SAN FRANCISCO — Apple denied a charge that it schemed with publishers to hike prices for e-books, portraying itself as a hero for prying Amazon’s “monopolistic grip” from the market.
“The DOJ’s accusation of collusion against Apple is simple not true,” Apple spokesman Tom Neumayr said in an emailed statement a day after a Department of Justice antitrust suit was filed.
“The launch of the iBookstore in 2010 fostered innovation and competition, breaking Amazon’s monopolistic grip on the publishing industry.”
The Justice Department sued Apple and five publishing firms Wednesday alleging a conspiracy to raise prices and limit competition for e-books. It immediately announced a partial settlement in the case.
Officials said three of the publishers agreed to end the scheme to force retailers such as Amazon to accept a new pricing plan that ended their ability to offer discounts for electronic books.
Hachette Book Group, HarperCollins and Simon & Schuster reached a settlement but the case will proceed against Apple and the other two — Macmillan and Penguin Group — “for conspiring to end e-book retailers’ freedom to compete on price,” the Justice Department said.
Attorney General Eric Holder said that as a result of the conspiracy, “consumers paid millions of dollars more for some of the most popular titles,” and competition was eliminated.
Prior to the introduction of Apple’s iPad, online retail giant Amazon sold electronic versions of many new best sellers for $9.99.
After Apple’s “agency” model was adopted, the prices rose to $12.99 and higher, the suit said, and price competition among retailers was “unlawfully eliminated.”
Cars set on fire blocks from White House as DC protests turn violent
The Washington, D.C. protests turned violent as the city approached the 11 p.m. curfew the mayor instituted Sunday afternoon.
The policy of D.C. police is that when they are attacked, they advance forward. So, when fireworks were fired, the line of officers began pushing the protesters back further from the White House. Behind the line of police officers also stand a line of National Guard troops that President Donald Trump has demanded stand watch in the city.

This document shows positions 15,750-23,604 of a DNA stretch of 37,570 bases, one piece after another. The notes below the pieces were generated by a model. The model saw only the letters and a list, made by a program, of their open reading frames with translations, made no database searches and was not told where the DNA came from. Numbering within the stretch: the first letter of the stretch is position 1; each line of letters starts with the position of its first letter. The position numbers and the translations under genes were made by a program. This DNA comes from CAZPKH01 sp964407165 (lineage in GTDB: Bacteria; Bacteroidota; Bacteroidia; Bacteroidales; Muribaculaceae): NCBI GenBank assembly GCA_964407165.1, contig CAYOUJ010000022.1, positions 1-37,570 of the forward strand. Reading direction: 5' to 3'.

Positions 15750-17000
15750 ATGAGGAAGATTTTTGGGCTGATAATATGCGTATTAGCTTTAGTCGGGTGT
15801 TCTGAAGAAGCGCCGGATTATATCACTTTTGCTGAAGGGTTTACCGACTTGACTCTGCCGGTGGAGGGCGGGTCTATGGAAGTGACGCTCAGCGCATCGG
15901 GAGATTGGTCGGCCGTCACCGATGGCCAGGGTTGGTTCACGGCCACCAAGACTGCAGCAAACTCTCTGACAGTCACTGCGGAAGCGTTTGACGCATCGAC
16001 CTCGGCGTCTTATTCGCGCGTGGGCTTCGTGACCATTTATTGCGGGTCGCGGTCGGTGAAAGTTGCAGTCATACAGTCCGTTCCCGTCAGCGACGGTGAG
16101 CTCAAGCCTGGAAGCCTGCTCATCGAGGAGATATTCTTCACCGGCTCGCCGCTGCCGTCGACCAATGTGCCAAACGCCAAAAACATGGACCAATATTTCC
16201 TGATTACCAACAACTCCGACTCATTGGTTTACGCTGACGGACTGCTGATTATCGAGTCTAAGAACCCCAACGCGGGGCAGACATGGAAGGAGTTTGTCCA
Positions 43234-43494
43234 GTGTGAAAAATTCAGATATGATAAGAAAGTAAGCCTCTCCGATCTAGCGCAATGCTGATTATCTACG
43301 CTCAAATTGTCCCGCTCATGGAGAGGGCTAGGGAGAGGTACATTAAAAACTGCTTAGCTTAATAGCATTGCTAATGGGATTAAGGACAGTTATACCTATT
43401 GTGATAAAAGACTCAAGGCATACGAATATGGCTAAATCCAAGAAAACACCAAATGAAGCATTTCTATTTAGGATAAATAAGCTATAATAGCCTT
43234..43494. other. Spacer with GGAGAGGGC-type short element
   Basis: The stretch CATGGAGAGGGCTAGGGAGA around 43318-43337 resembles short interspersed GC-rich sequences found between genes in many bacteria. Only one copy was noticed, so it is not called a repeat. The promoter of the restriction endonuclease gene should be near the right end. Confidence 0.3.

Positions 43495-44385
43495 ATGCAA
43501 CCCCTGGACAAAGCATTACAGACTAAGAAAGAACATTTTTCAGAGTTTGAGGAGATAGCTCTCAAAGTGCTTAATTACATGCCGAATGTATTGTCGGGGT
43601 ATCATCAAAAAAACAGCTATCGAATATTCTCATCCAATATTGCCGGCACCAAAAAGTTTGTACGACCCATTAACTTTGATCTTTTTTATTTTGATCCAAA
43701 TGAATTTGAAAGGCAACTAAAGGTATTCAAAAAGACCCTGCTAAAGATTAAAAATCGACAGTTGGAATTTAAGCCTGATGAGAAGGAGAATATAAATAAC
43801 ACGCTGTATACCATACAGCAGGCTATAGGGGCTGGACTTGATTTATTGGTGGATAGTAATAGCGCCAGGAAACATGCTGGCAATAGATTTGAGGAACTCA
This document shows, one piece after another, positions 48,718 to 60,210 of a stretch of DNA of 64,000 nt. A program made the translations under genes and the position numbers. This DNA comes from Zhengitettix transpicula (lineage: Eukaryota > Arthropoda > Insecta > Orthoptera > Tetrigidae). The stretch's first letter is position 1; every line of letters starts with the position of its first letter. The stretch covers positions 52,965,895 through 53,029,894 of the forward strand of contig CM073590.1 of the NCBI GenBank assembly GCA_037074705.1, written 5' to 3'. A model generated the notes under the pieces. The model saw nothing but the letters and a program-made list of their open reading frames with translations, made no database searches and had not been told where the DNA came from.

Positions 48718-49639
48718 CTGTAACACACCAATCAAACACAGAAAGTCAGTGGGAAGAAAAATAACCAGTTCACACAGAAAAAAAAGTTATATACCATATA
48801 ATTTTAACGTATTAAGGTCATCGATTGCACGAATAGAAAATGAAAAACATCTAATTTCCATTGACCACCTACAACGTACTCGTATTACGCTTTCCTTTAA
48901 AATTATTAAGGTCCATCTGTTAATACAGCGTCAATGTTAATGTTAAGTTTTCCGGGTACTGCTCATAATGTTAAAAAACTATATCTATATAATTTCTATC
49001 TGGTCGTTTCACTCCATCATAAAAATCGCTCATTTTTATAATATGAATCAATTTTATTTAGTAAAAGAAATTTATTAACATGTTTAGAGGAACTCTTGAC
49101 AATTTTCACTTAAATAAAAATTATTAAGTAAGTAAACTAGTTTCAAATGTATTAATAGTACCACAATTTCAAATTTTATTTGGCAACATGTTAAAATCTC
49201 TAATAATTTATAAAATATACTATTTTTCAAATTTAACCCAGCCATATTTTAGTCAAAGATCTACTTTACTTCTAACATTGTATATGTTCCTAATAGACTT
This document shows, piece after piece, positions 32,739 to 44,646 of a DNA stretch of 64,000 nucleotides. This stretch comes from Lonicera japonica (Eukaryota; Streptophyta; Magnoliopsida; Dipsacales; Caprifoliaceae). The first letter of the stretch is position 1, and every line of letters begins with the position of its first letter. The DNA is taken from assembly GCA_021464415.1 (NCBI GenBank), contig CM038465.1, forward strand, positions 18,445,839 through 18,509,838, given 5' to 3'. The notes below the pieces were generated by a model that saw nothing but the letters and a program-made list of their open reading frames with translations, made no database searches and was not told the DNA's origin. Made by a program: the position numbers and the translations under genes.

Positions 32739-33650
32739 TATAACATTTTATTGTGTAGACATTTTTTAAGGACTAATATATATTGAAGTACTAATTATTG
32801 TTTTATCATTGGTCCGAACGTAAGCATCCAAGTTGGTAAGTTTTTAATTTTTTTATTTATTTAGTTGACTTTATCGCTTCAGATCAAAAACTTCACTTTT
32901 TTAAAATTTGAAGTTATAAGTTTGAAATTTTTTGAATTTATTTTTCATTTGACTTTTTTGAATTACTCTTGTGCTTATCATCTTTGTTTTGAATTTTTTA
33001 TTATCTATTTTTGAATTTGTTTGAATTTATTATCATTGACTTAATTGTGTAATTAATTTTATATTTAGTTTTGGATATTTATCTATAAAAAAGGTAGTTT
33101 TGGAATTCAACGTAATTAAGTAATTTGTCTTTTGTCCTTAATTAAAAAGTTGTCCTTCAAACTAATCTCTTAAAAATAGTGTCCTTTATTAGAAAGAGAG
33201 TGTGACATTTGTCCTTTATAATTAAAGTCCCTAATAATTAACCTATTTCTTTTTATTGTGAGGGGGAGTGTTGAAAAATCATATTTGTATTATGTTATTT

Lights that normally shine on the White House have also been turned off, reporters revealed.
Cincinnati sheriff deputies replace American flag at the Justice Center with ‘thin-blue-line’ flag
Cincinnati police were filmed replacing the American flag that hangs over the Justice Center in Ohio's third-largest city. They then replaced it with the thin-blue-line flag, that was created to advocate for law-enforcement during Black Lives Matter Protests.
During the Charlottesville, Virginia riots, right-wing and white supremacist activists carried the thin-blue-line flag along with the Confederate flag to speak out against Black Lives Matter.
While the flag may have been created in support of law enforcement, it has been adopted by white supremacists and taken on a darker meaning.
WATCH: DC protesters turn over ‘agitator’ to police — then the agitators try to start a fight with cops
Protesters in Washington, D.C. were captured on video handing over an agitator to police, while other agitators in paintball tactical gear appeared to try and start fights with police.
Former FBI assistant director of counterintelligence, Frank Figliuzzi, revealed that his former colleagues and law enforcement he knows recognize that far-right agitators are attempting to start significant conflicts between police and protesters.
"There is a minimal presence of Antifa, but a far more disturbing presence of right-wing race-based hate groups, such as the Boogaloo Boys who think there will be a race-based civil war coming," he said on MSNBC.